What skills do you need to obtain? Perhaps you need to learn a new language or learn to code. Are you willing to give up your TV time in order to learn? Perhaps you need to save money to invest in a mentorship program. Are you willing to give up a few weekend night outs in order to save that money?


My first business was flipping real estate contracts. My business partners and I would spend our Friday nights putting up our signs, and Sunday nights taking them down. We were in our 20's. We saw our peers hanging out and partying. We chose to be disciplined because we had a bigger goal in mind.


What are you willing to sacrifice in order to obtain the skills you need for your goals?


Trait #5 Love Your Work

Lastly, history's high achievers enjoyed to work. They viewed the work as a process. They received satisfaction knowing they were making progress towards their goals. Some of them loved the work itself. They got lost in the task.


You likely won't love every single aspect of what you do. As a leadership trainer, I love when I am actually doing my "work". I love working with clients or leading workshops. I don't always enjoy the book-keeping and the social media scheduling. However, I know that in order for my business to operate, these are necessary tasks. When I engage in them, I replay the moments of me leading the workshops in order to evoke that happy, on purpose feeling.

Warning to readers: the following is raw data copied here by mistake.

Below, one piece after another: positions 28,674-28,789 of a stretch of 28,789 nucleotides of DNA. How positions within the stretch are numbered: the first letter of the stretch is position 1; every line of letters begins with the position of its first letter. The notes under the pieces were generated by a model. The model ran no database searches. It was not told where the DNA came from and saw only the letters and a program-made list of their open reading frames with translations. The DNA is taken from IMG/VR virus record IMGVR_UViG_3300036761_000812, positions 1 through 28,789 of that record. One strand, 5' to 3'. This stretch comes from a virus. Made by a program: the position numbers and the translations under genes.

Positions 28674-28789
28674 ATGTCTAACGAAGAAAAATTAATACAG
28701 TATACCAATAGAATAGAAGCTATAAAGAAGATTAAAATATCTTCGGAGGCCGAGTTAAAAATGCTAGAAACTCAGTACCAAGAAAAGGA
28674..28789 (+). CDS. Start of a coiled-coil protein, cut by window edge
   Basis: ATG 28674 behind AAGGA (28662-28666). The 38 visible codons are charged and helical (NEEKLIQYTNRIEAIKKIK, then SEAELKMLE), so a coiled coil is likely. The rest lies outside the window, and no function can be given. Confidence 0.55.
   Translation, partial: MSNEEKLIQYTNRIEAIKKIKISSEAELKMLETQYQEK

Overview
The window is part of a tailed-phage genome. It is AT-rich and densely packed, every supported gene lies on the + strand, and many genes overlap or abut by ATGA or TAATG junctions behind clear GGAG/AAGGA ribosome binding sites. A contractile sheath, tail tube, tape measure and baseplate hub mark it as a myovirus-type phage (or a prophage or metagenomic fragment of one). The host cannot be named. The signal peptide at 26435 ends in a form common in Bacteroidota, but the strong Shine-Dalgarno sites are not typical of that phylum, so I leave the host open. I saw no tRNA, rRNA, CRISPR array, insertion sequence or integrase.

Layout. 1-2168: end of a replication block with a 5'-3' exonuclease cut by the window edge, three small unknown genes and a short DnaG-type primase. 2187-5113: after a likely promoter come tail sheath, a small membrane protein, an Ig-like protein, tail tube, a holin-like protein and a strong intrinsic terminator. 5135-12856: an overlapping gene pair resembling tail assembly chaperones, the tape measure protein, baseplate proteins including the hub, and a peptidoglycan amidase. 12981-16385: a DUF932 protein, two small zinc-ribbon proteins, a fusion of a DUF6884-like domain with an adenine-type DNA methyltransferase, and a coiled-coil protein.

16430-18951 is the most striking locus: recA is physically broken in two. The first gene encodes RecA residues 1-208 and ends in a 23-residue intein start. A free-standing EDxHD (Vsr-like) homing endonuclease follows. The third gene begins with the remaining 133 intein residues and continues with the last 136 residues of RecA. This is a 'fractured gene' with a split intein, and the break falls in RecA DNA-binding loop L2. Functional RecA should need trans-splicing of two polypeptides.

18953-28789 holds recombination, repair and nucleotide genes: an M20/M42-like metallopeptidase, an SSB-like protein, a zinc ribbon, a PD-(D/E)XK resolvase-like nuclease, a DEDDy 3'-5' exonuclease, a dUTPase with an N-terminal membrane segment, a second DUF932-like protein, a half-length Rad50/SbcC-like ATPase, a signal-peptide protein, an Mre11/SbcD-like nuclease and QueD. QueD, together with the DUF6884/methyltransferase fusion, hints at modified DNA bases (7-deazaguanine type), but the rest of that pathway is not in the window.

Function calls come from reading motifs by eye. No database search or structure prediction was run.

What is your attitude towards work? Is it something you HAVE to do, or something you GET to do? Do you give up easily when things get hard or don't go your way? Or are you able to find ways to enjoy your work?


Self-discipline is the glue that keeps all other traits together. Without it, there is no follow-through. You become a fair-weather fan of yourself and your goals.


That is why I created the Be A Self Leader program. The program helps you gain Clarity where there was once confusion, Confidence where there was once doubt, and Consistency where there was capriciousness. All of them work together to get you achieving your goals.


Are you ready to Be a Self Leader?